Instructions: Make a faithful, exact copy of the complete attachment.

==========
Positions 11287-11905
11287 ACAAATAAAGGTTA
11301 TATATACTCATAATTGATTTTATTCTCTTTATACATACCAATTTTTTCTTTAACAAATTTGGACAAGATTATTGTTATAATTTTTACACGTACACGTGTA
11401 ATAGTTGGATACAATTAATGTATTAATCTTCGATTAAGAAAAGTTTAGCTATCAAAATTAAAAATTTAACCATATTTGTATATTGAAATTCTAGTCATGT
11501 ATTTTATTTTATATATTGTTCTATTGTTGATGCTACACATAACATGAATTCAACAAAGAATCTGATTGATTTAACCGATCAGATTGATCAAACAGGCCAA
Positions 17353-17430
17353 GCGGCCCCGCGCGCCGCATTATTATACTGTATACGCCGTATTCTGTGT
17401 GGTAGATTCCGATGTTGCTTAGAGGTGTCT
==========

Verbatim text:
Positions 11287-11905
11287 ACAAATAAAGGTTA
11301 TATATACTCATAATTGATTTTATTCTCTTTATACATACCAATTTTTTCTTTAACAAATTTGGACAAGATTATTGTTATAATTTTTACACGTACACGTGTA
11401 ATAGTTGGATACAATTAATGTATTAATCTTCGATTAAGAAAAGTTTAGCTATCAAAATTAAAAATTTAACCATATTTGTATATTGAAATTCTAGTCATGT
11501 ATTTTATTTTATATATTGTTCTATTGTTGATGCTACACATAACATGAATTCAACAAAGAATCTGATTGATTTAACCGATCAGATTGATCAAACAGGCCAA
Positions 17353-17430
17353 GCGGCCCCGCGCGCCGCATTATTATACTGTATACGCCGTATTCTGTGT
17401 GGTAGATTCCGATGTTGCTTAGAGGTGTCT